“In King County, Washington (which includes Seattle), about 3,372 people—more than half of the county’s unsheltered population—are living in vehicles. And in Greater Los Angeles, which has the largest unsheltered homeless population in the country, more than 15,000 people live in cars, vans, and RVs.” – Slate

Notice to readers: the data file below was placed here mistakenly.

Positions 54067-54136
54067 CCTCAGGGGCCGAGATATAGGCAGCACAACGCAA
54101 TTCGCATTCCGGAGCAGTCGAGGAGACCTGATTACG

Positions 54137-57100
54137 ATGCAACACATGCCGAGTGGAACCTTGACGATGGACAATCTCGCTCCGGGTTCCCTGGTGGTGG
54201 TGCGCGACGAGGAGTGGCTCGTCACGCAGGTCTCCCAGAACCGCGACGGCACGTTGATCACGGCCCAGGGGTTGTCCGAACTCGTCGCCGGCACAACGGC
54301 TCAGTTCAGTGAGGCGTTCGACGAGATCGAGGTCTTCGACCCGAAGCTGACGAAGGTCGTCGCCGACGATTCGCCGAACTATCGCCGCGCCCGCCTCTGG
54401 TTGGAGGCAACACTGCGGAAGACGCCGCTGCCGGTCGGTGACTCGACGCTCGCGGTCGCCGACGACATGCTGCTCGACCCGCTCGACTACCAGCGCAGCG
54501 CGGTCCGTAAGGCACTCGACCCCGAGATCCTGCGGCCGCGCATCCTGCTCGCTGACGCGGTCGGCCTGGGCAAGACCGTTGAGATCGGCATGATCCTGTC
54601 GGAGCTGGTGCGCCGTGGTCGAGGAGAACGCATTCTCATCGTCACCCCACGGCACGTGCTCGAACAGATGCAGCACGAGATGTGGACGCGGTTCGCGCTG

Homeless people are necessarily resourceful. While many sleep wherever they can, others rely on tents or shacks, many are opting for cars. Cars are more solid, lockable, and may be necessary for commuting. In today’s society, a car may be more necessary than a house, and now also doubles as one. Cars aren’t as comfortable, unless the seats fold flat, hence the interest in vans and RVs. RVs were designed as recreational vehicles, but they are becoming appealing as Affordable Housing on wheels. The problem is where to park them? Finding space for tent cities is tough, as is finding parking lots that could otherwise be making money with paid spaces. Solutions are being attempted, but the fundamental need is not being met. Even when new construction creates new housing, it frequently is directed at “luxury” accommodations, not necessarily affordable. Until then, don’t assume that parked car is only a car. It may be someone’s home, and it may be a step up from living in a tent or under a bridge.